Thursday, December 4, 2008

Species Profiles: The Flathead Chub

Threatened and Endangered species tend to fall into one of the following categories: Rare to the point where they are never seen, abundant in certain locations, or just damned hard to find. The Flathead Chub (Platygobio gracilis) falls into that first category. For example, some researchers at K-State have been sampling the Kansas River for most of the last three years. In 2007, they pulled out >36,000 fish, but didn’t find a single flathead chub (Eitzmann and Paukert 2007). Needless to say, this one is on the list of Kansas T&E species that I haven’t seen.

The flathead chub is a member of the minnow family (Cyprinidae), otherwise known as the largest family of freshwater fishes in the world (~286 species in N. America alone). Like most members of this family, flathead chubs are small (typically 9-16 cm). This species has a relatively broad, wedge-shaped head with long, sickle-shaped pectoral fins. Coloration is greenish or brown on top, with plain, silvery sides. The species was first described way back in 1836 (McPhail and Lindsey 1970), although the name has changed a lot (the genus flipped back and forth from Hybopsis to Platygobio a few times from 1950-1989, so you will see some references to H. gracilis here and there).

This species has occasionally been broken up into two subspecies: A large-river variety (H. gracilis gracilis; primarily the Missouri) and a smaller stream variety (H. gracilis gulonellus; primarily in the Ark River drainages). The transition zone between these two subspecies was Kansas, and the possibility of distinct genetic lineages was disputed (some people disagree with designating these as subspecies). That question will probably never be resolved due to the species’ afore-mentioned “rare to the point where they are never seen” status in Kansas.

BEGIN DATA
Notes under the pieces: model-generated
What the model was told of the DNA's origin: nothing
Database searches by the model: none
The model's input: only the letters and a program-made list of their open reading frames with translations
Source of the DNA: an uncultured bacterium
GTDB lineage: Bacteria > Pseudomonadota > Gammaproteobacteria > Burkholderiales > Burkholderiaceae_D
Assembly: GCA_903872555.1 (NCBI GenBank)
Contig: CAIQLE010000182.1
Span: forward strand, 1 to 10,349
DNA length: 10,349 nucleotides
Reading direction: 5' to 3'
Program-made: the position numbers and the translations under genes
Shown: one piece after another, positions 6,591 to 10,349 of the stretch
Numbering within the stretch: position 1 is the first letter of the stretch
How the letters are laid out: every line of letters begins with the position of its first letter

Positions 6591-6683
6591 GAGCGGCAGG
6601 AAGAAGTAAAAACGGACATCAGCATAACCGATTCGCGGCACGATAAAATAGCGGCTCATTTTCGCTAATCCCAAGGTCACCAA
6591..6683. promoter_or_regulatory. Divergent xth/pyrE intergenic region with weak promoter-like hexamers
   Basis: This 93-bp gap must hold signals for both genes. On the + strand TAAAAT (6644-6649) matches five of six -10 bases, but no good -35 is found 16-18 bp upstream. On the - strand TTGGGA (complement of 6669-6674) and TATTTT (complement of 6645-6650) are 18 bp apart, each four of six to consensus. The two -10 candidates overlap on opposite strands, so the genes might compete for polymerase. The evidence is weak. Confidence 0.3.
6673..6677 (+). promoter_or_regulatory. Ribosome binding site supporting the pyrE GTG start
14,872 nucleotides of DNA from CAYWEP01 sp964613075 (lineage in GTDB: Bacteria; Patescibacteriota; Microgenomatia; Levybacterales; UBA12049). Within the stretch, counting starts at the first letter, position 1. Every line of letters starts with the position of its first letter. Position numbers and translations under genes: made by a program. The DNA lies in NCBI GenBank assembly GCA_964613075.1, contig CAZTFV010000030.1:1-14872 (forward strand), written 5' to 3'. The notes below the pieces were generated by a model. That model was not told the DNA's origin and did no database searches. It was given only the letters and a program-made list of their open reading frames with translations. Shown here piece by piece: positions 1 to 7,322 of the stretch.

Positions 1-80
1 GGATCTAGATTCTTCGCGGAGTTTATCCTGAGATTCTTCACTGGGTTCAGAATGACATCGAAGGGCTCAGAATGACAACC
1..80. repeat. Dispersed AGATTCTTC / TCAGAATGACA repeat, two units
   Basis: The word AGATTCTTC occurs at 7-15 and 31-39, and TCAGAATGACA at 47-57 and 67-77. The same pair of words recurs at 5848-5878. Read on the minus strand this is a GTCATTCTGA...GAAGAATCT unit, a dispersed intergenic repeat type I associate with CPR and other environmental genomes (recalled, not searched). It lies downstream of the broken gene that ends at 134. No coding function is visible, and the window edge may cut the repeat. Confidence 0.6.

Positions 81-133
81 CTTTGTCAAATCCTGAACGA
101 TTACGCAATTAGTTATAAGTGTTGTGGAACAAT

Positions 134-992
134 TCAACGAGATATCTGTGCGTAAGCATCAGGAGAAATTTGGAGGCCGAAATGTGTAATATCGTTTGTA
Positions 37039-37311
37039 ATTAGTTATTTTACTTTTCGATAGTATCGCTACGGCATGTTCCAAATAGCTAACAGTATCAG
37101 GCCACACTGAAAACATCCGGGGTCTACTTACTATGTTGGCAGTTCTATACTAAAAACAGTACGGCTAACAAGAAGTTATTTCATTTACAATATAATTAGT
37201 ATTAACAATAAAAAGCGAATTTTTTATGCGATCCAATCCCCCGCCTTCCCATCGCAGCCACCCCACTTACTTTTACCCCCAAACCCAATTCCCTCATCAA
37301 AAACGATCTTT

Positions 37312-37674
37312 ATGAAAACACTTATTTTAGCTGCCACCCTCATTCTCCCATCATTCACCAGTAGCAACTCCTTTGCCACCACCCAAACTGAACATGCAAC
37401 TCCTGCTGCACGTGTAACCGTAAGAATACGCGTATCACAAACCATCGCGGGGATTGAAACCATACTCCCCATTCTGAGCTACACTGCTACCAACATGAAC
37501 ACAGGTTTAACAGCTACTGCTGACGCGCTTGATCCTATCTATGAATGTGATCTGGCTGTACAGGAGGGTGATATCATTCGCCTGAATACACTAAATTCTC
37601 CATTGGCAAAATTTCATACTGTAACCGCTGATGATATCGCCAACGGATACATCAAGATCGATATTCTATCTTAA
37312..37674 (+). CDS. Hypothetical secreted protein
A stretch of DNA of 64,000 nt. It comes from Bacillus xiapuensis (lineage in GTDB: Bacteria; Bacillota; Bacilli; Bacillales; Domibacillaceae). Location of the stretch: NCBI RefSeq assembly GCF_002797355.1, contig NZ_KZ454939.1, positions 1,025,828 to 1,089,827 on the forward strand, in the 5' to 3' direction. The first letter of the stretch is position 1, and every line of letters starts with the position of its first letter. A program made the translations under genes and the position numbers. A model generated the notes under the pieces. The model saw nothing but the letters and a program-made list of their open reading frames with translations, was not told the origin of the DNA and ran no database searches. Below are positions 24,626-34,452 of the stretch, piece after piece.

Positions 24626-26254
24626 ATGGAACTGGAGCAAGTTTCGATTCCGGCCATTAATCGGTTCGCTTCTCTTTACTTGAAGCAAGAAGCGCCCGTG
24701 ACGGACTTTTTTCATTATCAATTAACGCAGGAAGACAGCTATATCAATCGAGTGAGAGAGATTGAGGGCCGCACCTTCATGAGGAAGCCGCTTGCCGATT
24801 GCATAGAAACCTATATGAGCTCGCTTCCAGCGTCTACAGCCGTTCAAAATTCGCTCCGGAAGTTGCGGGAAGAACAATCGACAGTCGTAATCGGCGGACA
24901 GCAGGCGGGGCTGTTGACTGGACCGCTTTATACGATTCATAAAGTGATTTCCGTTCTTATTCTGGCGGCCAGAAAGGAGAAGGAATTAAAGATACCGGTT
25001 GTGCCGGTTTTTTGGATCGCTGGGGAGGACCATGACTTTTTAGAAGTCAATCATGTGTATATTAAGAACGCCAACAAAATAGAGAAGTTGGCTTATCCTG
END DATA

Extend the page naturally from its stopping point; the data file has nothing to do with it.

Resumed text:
The absence of this species isn’t terribly surprising, although that doesn’t make it somewhat depressing. Like the Pallid Sturgeon, the Paddlefish, the Chestnut Lamprey, and a ridiculous number of other fishes, the flathead chub has been eviscerated as a part of the natural community in large portions of its range by the construction of impoundments. The species occurs widely throughout North America, but is only endangered in the southern extent of its range (see the pretty map from Natureserve). The large rivers in the Missouri/Mississippi Drainage have been extensively regulated, thus wiping out avenues for upstream migration, and also reducing the productivity associated with flood events and backwater areas.

Meanwhile, less regulated areas of the flathead chub’s range continue to support viable populations. In Wyoming, the occurrence of the chub may be declining (Patton et al. 1998), but at least it is still out there. NatureServe actually lists them as being ‘secure’ throughout Colorado, Nebraska, Wyoming, Montana, South Dakota and much of Canada.

Little is known about the spawning habits of this species, although in Kansas most spawning occurs between July 1st and August 15th. As an agency, Kansas Department of Wildlife and Parks is supposed to have a recovery plan for this species, but as yet none has been written. I have a hard time imagining such a recover plan that didn’t include propagation efforts, and KDWP currently does not propagate any fish species for non-game purposes. At this point, the agency primarily protects this species by restricting activities in waters where the species potentially occurs (the Kansas and Arkansas Rivers) during the spawning period.

Want to read more about this species? I recommend this conservation assessment by Rahel and Thel (2007; pdf).

Lit cited:

Eitzmann, J.L. and C. Paukert. 2007. Annual performance report: Distribution and Abundance of fishes in the Kansas River.

McPhail, J.D. and C.D. Lindsey. 1970. Freshwater Fishes of Northwestern Canada and Alaska. Fisheries Research Board of Canada, Bulletin 173. Ottawa, Ontario, Canada.

Patton, T.M., F.J. Rahel, and W.A. Hubert. 1998. Using historical data to assess changes in Wyoming’s fish fauna. Conservation Biology 12:1120-1128.

Rahel, F.J. and L. A. Thel. 2004. Flathead Chub (Platygobio grcilis): A technical Conservation Assessment. Rocky Mountain Region, USDA Forest Service.

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